Children whose parents are stressed or argue while they’re young are more likely to become bad-tempered two-year-olds
- Researchers in the US, UK and Netherlands followed more than 400 families
- Children were likely to be restless if their mothers had stressful pregnancies
- And they could end up clingy or tearful if parents argued while they were infants
- Genetics, stress chemicals or ‘spillover’ from fights could be to blame
Stressed or argumentative parents are more likely to have bad-tempered first-born children, a study has found.
Research showed that stress or anxiety in either parent during pregnancy or infancy could raise the risk of a first child developing emotional problems.
Temper tantrums, restlessness and spitefulness could all be linked back to the mother’s mental state while she was pregnant.
And parents’ rows or relationship troubles before the child turns two could make it more likely to be unhappy or clingy as it grows up.
Scientists said the findings showed it was important to offer support to both the mother and father before the birth of their child, for the baby’s sake.
Two-year-olds whose mother was stressed while pregnant or argued with their father while the child was an infant were more likely to have temper tantrums or be clingy (stock image)
Researchers from the Universities of Cambridge, Birmingham, New York and Leiden in the Netherlands worked together on the study.
They surveyed 404 couples towards the end of pregnancy, and when the child was four, 14 and 24 months old.
Parents were told to rate the quality of their own relationship with one another and also the behaviour of their own child.
And experts interviewed the families in depth and did home visits to assess their emotional wellbeing.
‘Our results [add to evidence] which shows consistent associations between interparental conflict and child maladjustment,’ wrote the researchers, led by Professor Claire Hughes from Cambridge’s Centre for Family Research.
‘HELICOPTER PARENTING’ COULD CAUSE SCHOOL AND SOCIAL DIFFICULTIES
Children who have helicopter parents may be more likely to struggle at school and become badly behaved, according to research.
Youngsters with parents who hover over them and dictate what they do may be less likely to cope with the challenges of growing up.
The research, done by the University of Minnesota and published last year, said children need to learn the ‘fundamental skills’ of managing their own emotions and behaviour, but overwhelming parents could limit their ability to do so.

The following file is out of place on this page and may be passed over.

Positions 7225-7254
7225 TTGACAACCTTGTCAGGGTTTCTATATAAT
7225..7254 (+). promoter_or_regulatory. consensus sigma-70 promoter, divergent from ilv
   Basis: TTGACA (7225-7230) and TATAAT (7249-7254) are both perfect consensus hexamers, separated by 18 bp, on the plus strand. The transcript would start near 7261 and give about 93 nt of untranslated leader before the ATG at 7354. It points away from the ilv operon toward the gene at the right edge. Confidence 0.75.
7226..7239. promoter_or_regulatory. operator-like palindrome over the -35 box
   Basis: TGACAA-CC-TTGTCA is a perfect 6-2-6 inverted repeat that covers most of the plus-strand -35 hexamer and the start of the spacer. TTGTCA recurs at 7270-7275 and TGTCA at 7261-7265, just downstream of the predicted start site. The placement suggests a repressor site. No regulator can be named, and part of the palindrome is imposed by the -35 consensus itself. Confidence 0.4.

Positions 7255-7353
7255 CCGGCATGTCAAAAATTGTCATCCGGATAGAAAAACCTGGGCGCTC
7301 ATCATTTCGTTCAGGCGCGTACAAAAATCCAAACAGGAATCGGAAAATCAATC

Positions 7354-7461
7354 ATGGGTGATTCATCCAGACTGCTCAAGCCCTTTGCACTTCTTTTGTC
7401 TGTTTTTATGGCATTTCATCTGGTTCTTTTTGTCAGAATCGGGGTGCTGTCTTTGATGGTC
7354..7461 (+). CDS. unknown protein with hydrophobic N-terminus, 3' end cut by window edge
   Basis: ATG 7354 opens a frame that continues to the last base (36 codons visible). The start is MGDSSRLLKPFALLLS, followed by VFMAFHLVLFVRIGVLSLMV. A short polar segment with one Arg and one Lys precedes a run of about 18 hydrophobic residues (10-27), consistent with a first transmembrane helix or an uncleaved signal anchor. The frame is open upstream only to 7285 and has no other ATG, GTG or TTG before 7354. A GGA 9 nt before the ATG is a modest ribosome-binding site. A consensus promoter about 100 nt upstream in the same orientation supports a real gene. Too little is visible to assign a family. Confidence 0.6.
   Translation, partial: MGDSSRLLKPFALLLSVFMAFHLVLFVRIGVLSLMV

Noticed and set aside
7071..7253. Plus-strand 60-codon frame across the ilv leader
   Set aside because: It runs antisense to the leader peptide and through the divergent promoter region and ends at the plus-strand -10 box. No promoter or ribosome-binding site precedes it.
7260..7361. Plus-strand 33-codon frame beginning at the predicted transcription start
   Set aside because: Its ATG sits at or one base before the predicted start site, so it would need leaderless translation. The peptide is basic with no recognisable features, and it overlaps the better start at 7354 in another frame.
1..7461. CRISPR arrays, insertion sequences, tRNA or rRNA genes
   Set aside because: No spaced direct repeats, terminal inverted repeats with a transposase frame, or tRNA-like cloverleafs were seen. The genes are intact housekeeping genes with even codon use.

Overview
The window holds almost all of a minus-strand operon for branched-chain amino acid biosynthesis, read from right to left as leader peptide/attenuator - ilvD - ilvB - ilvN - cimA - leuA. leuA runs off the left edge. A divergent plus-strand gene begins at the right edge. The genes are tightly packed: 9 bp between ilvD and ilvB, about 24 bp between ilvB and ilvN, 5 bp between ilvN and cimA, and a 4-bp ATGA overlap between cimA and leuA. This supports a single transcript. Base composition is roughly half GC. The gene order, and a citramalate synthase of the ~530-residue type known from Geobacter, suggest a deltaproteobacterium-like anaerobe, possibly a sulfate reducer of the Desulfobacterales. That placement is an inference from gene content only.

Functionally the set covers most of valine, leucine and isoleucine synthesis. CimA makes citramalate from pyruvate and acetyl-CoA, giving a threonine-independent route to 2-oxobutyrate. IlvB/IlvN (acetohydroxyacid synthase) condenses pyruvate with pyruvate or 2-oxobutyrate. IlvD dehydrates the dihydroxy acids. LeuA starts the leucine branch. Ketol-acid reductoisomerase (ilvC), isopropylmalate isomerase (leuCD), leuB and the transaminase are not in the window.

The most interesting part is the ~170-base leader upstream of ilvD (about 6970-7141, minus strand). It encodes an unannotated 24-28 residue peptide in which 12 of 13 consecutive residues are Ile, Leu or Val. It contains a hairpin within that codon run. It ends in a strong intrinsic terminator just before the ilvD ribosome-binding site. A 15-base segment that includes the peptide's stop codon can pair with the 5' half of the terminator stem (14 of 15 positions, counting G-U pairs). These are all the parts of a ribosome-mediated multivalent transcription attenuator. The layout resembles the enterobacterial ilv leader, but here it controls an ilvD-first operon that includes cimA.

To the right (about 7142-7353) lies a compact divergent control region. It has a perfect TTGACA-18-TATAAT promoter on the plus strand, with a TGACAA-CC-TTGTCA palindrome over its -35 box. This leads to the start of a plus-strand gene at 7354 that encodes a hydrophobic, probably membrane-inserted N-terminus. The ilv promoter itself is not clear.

In a study which observed children whose parents were demanding, the researchers found some of the youngsters became ‘defiant’, ‘apathetic’ or ‘frustrated’.
Examples of ‘helicopter parenting’ in the study included: telling a child what toy to play with, how to play with it and how to clean up after playtime.
It is important for parents to discuss their child’s emotions with them, the experts said, and to set good examples in their own behaviour as well as teaching them healthy coping strategies.
Children who are encouraged to handle difficult situations on their own grow up with better mental and physical health, stronger relationships and more academic success, they added.
‘Our research showed that children with helicopter parents may be less able to deal with the challenging demands of growing up,’ said Dr Nicole Perry, lead author of the study.
‘Children who cannot regulate their emotions and behavior effectively are more likely to act out in the classroom, to have a harder time making friends and to struggle in school.
They said it provides ‘evidence that parental relationship quality in the first months of life may have adverse consequences on children as early as the second year of life.’
Two-year-olds were also found to be more likely to be worried, to cry a lot or be easily scared if their parents were on bad terms while they were an infant.
Parents’ problems could range anywhere from being unhappy generally, or to regularly having full-blown rows.
The research was observational so couldn’t explain why children suffered these effects, but the team suggested genetics could play a role – that is, people more likely to argue may be more likely to have troubled children.
And there could also be ‘spillover’ from arguments or conflict, which mean the child doesn’t feel emotionally stable or secure.
Chemicals may play a role during pregnancy, with stress hormones such as cortisol passed into the foetus from anxious mothers.
But the wellbeing of the father was critically important as well as that of the mother, the team said, and may have been overlooked in the past.
Professor Hughes said: ‘For too long, the experiences of first-time dads has either been side-lined or treated in isolation from that of mums.
‘This needs to change because difficulties in children’s early relationships with both mothers and fathers can have long-term effects.’
All the families chosen for the study were co-habiting first-time parents expecting a healthy baby, with stable lives and no mental illness or addiction history.
During the study the team found that fathers were affected ‘far more than has previously been recognised’ by traumatic births of their partners.
Dr Sarah Foley, also from Cambridge’s family research centre, added: ‘We need to make antenatal support much more inclusive and give first-time mums and dads the tools they need to communicate with each other and better prepare them for this major transition.
‘With resources stretched, parents are missing out on the support they need.’
The research was published in the journal Archives of Women’s Mental Health.